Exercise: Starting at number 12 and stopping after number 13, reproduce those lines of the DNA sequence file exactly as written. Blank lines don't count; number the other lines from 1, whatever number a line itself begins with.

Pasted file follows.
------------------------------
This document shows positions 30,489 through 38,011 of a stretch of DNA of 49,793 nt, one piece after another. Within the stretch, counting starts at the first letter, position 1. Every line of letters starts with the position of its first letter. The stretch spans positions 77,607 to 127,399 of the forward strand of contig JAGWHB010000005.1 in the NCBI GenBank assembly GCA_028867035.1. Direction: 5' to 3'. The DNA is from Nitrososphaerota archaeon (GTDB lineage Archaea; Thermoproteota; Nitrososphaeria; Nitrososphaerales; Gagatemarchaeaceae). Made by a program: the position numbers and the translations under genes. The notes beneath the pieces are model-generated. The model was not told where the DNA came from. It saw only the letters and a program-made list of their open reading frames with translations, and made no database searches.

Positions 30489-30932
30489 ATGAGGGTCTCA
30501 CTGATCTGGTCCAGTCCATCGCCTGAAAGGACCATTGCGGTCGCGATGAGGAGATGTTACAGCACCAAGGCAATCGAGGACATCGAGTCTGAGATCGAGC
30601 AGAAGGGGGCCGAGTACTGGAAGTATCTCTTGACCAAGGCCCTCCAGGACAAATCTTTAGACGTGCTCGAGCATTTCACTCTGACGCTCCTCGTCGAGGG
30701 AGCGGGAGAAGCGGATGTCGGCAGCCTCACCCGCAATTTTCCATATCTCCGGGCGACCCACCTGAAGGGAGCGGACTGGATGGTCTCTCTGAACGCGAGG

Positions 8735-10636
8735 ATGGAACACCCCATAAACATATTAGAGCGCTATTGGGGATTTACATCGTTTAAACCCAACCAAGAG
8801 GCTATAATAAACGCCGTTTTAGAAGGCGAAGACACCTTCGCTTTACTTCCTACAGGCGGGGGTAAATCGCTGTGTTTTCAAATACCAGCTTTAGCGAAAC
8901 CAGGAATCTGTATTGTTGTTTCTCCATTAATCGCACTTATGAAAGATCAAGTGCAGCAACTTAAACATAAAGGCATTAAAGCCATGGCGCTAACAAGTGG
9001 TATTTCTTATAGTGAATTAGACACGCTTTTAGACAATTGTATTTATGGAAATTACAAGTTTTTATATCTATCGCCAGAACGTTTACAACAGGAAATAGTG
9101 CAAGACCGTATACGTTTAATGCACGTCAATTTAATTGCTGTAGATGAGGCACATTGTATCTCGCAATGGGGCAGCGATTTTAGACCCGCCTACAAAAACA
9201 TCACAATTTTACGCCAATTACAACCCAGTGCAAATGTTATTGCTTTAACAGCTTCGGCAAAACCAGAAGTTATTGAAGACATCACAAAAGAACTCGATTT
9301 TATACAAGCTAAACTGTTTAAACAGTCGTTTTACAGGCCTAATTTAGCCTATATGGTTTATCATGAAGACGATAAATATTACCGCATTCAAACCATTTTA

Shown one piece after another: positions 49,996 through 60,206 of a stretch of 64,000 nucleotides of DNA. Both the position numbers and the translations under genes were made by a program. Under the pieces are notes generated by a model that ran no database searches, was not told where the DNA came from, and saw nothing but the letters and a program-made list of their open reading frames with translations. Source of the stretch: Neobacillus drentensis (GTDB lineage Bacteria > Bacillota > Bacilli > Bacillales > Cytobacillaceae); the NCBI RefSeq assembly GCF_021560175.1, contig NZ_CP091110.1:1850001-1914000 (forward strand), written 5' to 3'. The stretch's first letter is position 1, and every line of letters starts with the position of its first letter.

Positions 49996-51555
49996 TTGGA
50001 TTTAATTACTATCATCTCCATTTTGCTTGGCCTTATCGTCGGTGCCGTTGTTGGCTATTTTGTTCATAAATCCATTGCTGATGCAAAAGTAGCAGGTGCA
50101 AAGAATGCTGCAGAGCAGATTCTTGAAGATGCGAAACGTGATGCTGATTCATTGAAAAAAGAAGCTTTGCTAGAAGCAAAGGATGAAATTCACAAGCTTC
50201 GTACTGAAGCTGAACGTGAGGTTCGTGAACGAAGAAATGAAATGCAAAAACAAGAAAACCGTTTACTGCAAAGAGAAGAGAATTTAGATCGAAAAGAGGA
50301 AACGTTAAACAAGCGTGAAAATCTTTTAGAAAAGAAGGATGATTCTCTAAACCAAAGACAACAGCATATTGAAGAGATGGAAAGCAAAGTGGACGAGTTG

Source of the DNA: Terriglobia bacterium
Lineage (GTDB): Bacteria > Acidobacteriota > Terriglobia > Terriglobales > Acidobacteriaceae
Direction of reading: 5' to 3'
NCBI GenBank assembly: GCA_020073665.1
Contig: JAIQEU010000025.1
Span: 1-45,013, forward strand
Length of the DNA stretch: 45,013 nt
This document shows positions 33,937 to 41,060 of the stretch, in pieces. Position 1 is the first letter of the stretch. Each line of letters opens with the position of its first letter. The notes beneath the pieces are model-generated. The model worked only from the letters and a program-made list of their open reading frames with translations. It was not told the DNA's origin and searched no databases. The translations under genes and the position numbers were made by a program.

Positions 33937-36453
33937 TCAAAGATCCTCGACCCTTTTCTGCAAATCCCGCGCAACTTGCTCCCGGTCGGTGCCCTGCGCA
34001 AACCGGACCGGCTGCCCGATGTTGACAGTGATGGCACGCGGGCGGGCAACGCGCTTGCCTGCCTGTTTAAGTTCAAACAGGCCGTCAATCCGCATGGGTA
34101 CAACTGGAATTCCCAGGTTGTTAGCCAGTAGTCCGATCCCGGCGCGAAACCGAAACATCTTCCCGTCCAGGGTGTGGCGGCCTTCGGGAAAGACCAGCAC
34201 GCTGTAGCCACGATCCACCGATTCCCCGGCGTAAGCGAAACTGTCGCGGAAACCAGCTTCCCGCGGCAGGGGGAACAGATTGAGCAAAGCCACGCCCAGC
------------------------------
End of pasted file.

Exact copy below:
9101 CAAGACCGTATACGTTTAATGCACGTCAATTTAATTGCTGTAGATGAGGCACATTGTATCTCGCAATGGGGCAGCGATTTTAGACCCGCCTACAAAAACA
9201 TCACAATTTTACGCCAATTACAACCCAGTGCAAATGTTATTGCTTTAACAGCTTCGGCAAAACCAGAAGTTATTGAAGACATCACAAAAGAACTCGATTT